Let's talk about a few tricks for cutting your fabric."Fussy cutting", or meticulous cutting as I like to call it, is a fun thing to incorporate into your EPP projects. I like to use the highly scientific method of holding your fabric up to a bright window and using the paper template practice piece you made to help line up your desired fussy cut. Once you have your desired feature bit highlighted, carefully center it over the appropriate die cut--remember to center it over the Fabric A die cut and not the template one! Then cut.
For multiple fussy cut pieces, you may want to use the window method paired with the paper fabric practice piece to roughly shape the fabric before passing it through the Fabi. Cut along one straight edge of the fabric piece and line up with the edge of the die cut to ensure that your featured bit will align exactly where you want it. You can still cut up to 8 layers of fabric at once, so while the additional fussy alignment may be a bit time consuming, it is definitely quicker than individually tracing and scissor cutting every. single. fabric. piece.You can put your paper practice pieces to good use in other ways while cutting. Use the practice paper piece to help determine how wide of a fabric strip you need, then cut using either scissors or a rotary cutter and mat. The fabric can then be simply folded accordion-style so that up to 8 fabric pieces can be cut at once! Be extra careful when folding your fabric to ensure that all layers extend to all sides of the die cut. We wouldn't want to lose any tips (ask me how I know)!Once all of your templates and fabric pieces are cut, hole punch the center of each template. You can use a regular hole punch, and trust me, this step saves SO much time when your EPP project is finished and you need to remove the templates. With the little hole punched in the center, template removal will be as easy as sticking the end of a chopstick (or embroidery hook) in there and popping it right out!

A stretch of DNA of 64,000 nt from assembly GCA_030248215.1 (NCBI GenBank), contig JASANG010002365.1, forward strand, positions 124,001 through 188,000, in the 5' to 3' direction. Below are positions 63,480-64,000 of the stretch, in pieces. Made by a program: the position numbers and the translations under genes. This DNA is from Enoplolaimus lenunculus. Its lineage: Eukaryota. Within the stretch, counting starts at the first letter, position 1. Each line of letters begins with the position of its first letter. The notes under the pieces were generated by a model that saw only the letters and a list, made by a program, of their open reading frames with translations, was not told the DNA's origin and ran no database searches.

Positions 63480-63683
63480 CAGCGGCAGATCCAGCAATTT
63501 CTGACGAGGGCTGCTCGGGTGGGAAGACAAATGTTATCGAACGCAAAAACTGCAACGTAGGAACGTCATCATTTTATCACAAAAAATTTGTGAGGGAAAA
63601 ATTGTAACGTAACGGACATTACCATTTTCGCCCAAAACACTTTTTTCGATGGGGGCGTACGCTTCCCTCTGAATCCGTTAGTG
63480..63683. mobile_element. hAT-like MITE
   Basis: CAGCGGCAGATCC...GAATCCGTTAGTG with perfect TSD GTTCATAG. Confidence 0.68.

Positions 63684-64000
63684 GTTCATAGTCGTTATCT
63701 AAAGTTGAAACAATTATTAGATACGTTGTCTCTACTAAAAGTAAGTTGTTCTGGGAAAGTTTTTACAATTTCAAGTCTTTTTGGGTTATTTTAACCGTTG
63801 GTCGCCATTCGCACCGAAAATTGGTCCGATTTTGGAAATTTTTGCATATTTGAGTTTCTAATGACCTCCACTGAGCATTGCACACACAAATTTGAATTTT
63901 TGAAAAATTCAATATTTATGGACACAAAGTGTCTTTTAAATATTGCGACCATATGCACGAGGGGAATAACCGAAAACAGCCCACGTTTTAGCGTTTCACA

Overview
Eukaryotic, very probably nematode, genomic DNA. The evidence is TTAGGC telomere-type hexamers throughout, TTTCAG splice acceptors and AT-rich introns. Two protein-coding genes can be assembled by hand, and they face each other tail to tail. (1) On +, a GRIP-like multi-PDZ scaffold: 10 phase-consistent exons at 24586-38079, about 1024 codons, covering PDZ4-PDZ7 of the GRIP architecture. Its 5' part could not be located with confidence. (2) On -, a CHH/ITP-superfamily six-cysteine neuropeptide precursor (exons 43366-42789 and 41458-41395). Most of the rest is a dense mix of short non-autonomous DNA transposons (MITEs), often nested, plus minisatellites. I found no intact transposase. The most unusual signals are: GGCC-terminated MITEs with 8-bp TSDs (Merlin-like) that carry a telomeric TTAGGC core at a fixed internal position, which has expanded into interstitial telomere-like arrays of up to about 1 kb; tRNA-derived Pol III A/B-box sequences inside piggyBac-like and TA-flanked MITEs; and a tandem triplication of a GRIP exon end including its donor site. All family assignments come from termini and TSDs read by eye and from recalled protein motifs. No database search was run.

Now you are ready to start basting! Basting is the process where you attach the fabric to each template, folding over each side and tacking the corners to hold it in place. Some people swear by glue basting, but for this tutorial, I'm going to stick with good ol' thread basting. There's something meditative to hand stitching, and the idea of sticky glue and fabric together just doesn't feel right to me (although I'm sure I'll try glue basting sooner than later). When thread basting, I like to use neutral or coordinating thread since that way the basting stitches won't need to be removed before finishing. Let's get basting!First, center a template on the wrong side of one of your corresponding fabric pieces. Some people like to use a little dab of washable glue to help hold the fabric in place. When I'm basting a very persnickety fussy cut, I'll use glue to hold it in place *just* so, but for solids or not-so-particular pieces, I just hold it in place to save time.